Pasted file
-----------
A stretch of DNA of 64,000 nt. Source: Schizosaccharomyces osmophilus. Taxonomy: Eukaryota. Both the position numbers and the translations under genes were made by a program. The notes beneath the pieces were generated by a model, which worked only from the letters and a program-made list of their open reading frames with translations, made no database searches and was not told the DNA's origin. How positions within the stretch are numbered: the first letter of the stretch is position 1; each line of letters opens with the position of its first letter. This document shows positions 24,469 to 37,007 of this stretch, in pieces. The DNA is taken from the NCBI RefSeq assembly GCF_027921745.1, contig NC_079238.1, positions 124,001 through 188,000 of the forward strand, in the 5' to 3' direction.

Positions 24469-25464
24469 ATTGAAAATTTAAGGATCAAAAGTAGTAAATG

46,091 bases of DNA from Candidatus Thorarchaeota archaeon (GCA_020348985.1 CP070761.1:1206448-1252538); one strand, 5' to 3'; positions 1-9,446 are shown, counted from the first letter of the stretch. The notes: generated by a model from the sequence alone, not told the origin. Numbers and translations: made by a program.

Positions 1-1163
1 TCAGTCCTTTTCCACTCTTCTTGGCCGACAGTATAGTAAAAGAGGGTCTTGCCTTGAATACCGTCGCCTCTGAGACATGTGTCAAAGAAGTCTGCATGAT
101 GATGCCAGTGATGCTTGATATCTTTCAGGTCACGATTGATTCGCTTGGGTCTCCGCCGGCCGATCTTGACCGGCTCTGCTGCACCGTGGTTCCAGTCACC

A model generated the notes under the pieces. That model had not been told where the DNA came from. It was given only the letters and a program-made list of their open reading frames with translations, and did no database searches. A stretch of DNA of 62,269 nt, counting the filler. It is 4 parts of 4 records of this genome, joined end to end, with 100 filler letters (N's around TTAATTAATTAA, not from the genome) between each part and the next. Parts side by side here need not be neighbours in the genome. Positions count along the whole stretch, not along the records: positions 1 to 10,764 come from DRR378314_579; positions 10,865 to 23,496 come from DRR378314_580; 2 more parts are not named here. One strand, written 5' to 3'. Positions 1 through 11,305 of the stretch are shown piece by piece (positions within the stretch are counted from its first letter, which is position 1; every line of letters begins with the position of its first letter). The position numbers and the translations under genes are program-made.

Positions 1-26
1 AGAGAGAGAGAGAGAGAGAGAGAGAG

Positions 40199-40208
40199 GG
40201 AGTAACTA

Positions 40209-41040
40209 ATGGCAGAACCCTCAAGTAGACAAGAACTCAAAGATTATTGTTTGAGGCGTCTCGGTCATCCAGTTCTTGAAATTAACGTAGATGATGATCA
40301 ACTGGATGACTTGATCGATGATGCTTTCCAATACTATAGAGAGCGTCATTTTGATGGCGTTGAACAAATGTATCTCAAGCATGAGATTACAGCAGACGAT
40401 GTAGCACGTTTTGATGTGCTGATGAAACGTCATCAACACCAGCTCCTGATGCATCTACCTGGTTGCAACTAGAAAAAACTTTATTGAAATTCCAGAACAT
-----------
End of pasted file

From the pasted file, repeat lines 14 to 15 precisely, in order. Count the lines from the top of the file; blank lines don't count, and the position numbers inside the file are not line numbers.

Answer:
Positions 40209-41040
40209 ATGGCAGAACCCTCAAGTAGACAAGAACTCAAAGATTATTGTTTGAGGCGTCTCGGTCATCCAGTTCTTGAAATTAACGTAGATGATGATCA